Friending on Facebook

Do you “friend” people you work with on Facebook?  There could be reasons you should not.

Things change if a Facebook friend becomes the boss.  If you are friends with a subordinate, you have the potential to get additional information you otherwise would not have.  This information may have implications under the Americans with Disabilities Act (ADA) or Genetic Information Nondiscrimination Act (GINA), if someone shares information on a medical condition.

As an HR person, you may learn things you don’t want to learn.  You may learn something that could contribute to an adverse action due to the existence of what you learned, which may affect you and/or your organization if you take action against an employee.  They could argue, “You learned I was pregnant, had bipolar, etc.”

Use the privacy settings on Facebook so only friends see what you post.  Be aware if your colleagues see your social media posts and find it/them offensive, those feelings may spill over into the workplace and the posts may no longer be private.

Active shooter: What is the plan of action for your workplace? By Amy Hardesty

Have you ever thought about your plan of action, if someone were to go into your office building with a gun and start shooting?  I have talked with my co-workers about the need for us to come up with a plan.    We all have planned what to do if we have a fire, or a tornado strikes, but do rarely talk about having a plan to confront an active shooter.  Did you know that The Ohio State University Police Department will come to your place of employment and give you a session of what you should do if you encounter an active shooter?  I think if we are adequately prepared, we will react better and it may save our life as well as the lives of all our co-workers. According to an article written by LoRusso in the American Bar Association on line article, while incidents of workplace violence involving guns are rare, about 700 people a year are murdered on the job, according to federal government statistics.  So how do you develop a plan of action for that terrifying scenario of having an active shooter in your workplace?  LoRusso says that an emergency response plan has to be practical, public and practiced.  Practicality includes having employees gather together to do a head count in two or three separate locations.  LoRusso’s article also talks about the importance of communicating.  “The plan of action has to be a public plan that employees know and understand what to do.  It has to be practiced so that you know the plan is going to work. Although a sad situation, many organizations are now practicing active shooter drills,” says LoRusso.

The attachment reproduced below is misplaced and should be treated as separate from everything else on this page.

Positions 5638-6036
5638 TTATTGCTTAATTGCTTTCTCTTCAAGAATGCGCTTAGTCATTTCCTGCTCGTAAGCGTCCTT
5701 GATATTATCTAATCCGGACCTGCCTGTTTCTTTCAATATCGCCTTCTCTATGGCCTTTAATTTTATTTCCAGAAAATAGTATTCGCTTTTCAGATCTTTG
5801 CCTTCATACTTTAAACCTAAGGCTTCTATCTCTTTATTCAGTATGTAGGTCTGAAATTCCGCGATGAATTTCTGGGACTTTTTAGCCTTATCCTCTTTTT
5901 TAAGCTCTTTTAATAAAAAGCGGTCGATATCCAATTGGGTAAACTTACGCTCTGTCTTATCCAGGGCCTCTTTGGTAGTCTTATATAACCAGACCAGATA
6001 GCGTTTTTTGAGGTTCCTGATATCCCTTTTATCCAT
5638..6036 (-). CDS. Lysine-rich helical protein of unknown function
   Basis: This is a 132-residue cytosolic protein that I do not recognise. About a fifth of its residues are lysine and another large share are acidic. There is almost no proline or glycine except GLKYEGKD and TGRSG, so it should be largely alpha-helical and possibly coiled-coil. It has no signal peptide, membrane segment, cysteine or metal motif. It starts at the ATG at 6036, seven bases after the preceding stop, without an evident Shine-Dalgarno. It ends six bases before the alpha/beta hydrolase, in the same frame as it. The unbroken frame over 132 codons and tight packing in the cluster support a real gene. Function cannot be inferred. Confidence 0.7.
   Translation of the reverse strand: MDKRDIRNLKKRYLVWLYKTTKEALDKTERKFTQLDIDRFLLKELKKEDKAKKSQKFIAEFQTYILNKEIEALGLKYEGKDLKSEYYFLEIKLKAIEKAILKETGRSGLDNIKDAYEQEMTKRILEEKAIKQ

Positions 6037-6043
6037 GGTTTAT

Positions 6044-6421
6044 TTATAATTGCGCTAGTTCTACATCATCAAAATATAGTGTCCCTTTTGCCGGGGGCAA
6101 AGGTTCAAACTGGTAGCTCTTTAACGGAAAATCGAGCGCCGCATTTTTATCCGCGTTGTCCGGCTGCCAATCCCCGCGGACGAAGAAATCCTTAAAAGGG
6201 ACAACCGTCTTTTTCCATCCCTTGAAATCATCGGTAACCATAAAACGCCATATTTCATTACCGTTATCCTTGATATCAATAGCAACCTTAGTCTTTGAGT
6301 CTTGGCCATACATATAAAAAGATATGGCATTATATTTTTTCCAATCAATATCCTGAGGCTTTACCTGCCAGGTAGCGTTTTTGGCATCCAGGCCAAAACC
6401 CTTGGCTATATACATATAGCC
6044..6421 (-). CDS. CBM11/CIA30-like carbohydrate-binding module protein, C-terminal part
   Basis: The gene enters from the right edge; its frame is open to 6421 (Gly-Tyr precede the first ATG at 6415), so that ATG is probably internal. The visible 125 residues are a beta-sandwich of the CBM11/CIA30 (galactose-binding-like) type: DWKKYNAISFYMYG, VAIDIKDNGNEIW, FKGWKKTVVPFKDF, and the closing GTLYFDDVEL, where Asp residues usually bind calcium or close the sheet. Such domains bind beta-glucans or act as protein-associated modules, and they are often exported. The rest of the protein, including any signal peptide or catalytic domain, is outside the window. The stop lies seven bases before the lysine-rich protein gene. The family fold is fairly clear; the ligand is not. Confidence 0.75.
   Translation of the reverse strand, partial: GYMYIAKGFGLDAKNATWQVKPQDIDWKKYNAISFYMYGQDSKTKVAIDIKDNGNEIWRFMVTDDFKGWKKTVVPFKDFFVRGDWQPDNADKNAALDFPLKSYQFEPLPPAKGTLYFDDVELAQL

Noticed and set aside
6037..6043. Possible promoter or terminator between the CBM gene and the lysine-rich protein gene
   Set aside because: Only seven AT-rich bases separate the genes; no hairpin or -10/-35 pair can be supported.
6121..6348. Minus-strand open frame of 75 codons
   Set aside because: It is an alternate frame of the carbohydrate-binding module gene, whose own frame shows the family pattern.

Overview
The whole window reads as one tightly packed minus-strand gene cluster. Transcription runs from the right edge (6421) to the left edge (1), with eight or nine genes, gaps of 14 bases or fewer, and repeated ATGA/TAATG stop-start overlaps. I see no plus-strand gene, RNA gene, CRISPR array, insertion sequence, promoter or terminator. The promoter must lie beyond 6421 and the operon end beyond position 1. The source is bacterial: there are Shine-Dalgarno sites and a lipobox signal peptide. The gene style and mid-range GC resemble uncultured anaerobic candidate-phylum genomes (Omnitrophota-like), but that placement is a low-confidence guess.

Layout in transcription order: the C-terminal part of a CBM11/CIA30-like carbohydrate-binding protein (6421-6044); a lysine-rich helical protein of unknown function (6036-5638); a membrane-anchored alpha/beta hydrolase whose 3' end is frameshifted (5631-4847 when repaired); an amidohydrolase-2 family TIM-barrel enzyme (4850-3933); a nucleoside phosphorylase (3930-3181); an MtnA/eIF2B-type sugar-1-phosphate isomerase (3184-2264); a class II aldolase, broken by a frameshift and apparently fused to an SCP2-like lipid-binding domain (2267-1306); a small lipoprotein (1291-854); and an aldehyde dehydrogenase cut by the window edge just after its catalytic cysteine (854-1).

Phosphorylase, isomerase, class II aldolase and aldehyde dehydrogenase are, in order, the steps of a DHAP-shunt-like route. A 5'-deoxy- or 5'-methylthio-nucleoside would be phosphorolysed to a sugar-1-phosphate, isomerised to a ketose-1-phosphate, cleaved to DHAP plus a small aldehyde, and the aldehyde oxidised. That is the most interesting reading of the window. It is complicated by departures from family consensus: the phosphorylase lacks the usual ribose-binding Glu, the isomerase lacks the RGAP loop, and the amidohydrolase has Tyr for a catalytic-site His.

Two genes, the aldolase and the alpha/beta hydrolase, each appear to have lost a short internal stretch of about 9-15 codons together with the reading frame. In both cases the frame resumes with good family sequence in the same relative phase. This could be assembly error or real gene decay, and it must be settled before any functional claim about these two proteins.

If an active shooter were to come into your building, do you have a plan in place for what you should do? If not why not call The Ohio State University Police Department and schedule a session for them to come to your workplace to help your office or department develop a strong plan of action.  For more information go to the Department of Public Safety




Giving Feedback to People who Cry, Yell or Get Defensive

Giving feedback may be tough.  Remember the “why” when you are doing it.  Focus on the good reasons you are giving feedback.

Find your center and prepare, don’t go into a feedback session unprepared.  Increase your self-awareness.  Know how you react when someone has an emotional reaction.  Don’t wing these conversations.  Do your homework in advance and ground your assessments in observations, data, and concrete/factual examples.  Be as thoughtful as possible.

Handle reactions in the moment.  While the person you are speaking with may react negatively, you should remain calm.

Move the conversation to a productive place.  Work to diffuse the emotional response from the employee this will help you get back to the feedback.  If you have to, hold a second meeting.

When talking to someone who cries deliver the feedback thoughtfully and considerately.  Deliver the feedback at the end of the day.  Be sure to have a box of tissues available.  Acknowledge the conversation is difficult for the other person.

If the person yells, aim to stay calm while standing your ground.  Let the person know you don’t appreciate their yelling.

When an employee has a reason/explanation for everything, call the person out on not listening and encourage him/her to do so. “How to Give Feedback to People Who Cry, Yell or Get Defensive” October 26, 2016, Amy Jen Su